Thomas Livingstone Mitchell was born at Craigend, Stirlingshire in Scotland, son of a Harbour Master. In his career in the British Army, he appears to have received staff officer training at one of the military colleges in England. He had a flair for drawing and painting in his youth and continued to assist him through out his life. This was particularly true for his sketching ability which he used in his work in mapping and such sketches appeared in the books which he published during his time in New South Wales.
It is evident that his staff officer training must have included surveying and the preparation of roads. He was particularly taken with this aspect of military work. He achieved a distinguished career as a surveyor in the Napoleonic Peninsular War in Spain, reaching the rank of Major. He was appointed deputy to Surveyor-General Oxley of the NSW Colony in 1827 and, on Oxley’s death, took over the role of Surveyor-General.
His role in the establishment of a major road system in New South Wales will appear throughout the story of the Convict Trail. There were those in the Colony at that time who respected his abilities as an explorer but deplored his determined approach to setting the roads to be as “straight as possible”. They believed that he ignored the need of the pastoralists and farmers for water and feed along his chosen route. Baron von Hugel had some quite strong words to say about him and his avid desire for recognition, fame and even notoriety. Most considered him very arrogant and many suffered under his temper which at times bordered on the explosive. Those in authority over him viewed him with some aprehension.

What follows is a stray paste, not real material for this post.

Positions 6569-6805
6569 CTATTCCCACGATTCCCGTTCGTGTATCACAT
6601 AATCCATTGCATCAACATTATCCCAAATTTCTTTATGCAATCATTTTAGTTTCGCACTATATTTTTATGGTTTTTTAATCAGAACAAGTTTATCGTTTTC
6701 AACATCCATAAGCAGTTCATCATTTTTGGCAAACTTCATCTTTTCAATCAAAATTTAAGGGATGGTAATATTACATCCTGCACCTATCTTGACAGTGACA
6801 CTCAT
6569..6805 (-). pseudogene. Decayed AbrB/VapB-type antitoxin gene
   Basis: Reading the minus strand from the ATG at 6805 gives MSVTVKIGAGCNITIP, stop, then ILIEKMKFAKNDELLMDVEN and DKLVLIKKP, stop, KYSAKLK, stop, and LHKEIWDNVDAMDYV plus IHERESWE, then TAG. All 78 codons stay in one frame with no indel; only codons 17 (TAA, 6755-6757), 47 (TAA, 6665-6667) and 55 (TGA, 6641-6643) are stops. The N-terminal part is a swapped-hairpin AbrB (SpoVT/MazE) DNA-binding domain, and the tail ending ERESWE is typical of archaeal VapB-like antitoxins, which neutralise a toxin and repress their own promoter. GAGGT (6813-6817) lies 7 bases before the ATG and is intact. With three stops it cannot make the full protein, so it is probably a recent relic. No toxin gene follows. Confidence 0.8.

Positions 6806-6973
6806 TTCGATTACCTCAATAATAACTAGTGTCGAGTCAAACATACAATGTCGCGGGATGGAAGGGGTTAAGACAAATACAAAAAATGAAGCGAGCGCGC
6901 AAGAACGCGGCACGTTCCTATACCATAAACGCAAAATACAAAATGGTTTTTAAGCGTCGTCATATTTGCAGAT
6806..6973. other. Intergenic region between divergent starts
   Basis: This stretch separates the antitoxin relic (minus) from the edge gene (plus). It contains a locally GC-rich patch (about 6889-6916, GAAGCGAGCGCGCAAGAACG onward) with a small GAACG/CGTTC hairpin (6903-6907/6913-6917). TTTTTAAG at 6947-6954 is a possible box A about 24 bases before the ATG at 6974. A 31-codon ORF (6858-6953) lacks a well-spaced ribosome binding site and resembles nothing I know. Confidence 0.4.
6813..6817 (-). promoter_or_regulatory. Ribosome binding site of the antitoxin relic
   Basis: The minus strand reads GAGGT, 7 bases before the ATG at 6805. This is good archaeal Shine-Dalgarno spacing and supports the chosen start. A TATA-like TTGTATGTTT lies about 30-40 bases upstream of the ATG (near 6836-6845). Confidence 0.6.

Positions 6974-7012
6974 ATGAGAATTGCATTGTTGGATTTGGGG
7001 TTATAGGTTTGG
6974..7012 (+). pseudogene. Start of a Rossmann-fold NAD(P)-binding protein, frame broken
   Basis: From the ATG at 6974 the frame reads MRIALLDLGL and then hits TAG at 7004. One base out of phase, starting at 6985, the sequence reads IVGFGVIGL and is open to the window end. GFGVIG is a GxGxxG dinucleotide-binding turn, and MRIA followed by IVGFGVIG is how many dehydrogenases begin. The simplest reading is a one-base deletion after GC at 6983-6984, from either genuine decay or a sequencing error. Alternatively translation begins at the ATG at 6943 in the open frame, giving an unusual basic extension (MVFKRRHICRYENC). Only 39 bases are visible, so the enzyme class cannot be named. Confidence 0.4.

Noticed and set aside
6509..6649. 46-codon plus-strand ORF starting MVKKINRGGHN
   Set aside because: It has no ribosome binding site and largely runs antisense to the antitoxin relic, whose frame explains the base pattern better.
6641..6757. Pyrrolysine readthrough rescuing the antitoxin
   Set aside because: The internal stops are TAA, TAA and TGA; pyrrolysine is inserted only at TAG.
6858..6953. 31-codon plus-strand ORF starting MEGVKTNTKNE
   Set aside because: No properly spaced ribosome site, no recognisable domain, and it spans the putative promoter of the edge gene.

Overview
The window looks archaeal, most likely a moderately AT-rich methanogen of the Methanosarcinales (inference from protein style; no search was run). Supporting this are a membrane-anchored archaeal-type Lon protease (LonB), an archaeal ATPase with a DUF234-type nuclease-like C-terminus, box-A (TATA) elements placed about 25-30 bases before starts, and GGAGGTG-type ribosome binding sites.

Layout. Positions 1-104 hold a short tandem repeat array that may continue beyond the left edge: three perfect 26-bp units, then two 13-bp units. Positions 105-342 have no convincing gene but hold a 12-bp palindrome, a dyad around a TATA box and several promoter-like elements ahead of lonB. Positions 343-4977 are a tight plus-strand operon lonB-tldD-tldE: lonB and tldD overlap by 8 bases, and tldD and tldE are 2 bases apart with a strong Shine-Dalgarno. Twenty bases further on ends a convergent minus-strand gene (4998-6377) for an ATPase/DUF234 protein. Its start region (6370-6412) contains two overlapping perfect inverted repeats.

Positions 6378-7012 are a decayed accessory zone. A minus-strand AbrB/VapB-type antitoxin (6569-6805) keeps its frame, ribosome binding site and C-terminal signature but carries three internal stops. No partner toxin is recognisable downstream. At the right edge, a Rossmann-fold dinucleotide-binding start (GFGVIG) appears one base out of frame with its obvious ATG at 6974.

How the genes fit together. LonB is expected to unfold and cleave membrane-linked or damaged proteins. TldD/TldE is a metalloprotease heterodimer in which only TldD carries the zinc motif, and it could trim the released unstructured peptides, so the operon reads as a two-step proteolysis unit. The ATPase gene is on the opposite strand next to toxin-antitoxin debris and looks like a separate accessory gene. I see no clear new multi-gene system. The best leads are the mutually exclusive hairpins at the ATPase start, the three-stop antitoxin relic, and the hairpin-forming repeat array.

Governor Fitzroy went so far as to write in about 1850:
“It is notorious that Sir Thomas Mitchell’s unfortunate impracticality of temper and spirit of opposition of those in authority over him misled him into frequent collision with my predecessors.”
Mitchell explored northern and western New South Wales in 1831 and 1835. In 1836, he explored down the River Darling, across the River Murray and arriving at the Victorian coast near Portland. He was surprised to find the area already occupied, with whalers’ huts and a farm belonging to the Henty family nearby. Although he had several Aboriginal men as guides, he wrote of the encounters of his team with local aboriginal people and attacks in some cases where his men dispersed the attackers with some deaths resulting. In a statement in one of his books, he went so far as to say that he passed through land which was so inviting and still without inhabitants. Nevertheless, in his writings, he often refers to the fact that he proceeded over land where he had encounters with inhabitants and owners of the land. A very curious and conflicting pair of commentaries!
Mitchell married Mary Blunt in 1818 and their family extended to six boys and six girls. He was knighted in 1839 as Sir Thomas Mitchell and carried on his role in the Colony as Surveyor-General until c1851. He died in Sydney on 5 October, 1855.